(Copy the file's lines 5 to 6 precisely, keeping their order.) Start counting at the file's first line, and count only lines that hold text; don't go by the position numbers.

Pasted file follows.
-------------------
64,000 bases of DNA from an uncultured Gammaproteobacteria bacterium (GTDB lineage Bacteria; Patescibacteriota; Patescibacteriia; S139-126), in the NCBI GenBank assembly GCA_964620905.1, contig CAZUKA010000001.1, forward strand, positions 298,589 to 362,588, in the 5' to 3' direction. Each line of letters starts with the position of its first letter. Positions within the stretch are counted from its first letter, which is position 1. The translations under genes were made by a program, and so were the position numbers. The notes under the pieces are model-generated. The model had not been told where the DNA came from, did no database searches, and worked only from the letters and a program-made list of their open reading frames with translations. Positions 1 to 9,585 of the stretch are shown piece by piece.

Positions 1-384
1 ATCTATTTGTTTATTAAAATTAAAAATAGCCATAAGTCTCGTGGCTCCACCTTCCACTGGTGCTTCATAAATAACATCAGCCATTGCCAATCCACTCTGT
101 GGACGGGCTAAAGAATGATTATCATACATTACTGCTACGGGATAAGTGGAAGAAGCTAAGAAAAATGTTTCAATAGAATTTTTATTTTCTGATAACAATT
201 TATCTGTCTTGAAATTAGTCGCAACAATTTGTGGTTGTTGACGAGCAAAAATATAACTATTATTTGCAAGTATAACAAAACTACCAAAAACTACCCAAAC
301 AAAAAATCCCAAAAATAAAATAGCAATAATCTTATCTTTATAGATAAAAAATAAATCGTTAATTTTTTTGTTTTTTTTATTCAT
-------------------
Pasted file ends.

201 TATCTGTCTTGAAATTAGTCGCAACAATTTGTGGTTGTTGACGAGCAAAAATATAACTATTATTTGCAAGTATAACAAAACTACCAAAAACTACCCAAAC
301 AAAAAATCCCAAAAATAAAATAGCAATAATCTTATCTTTATAGATAAAAAATAAATCGTTAATTTTTTTGTTTTTTTTATTCAT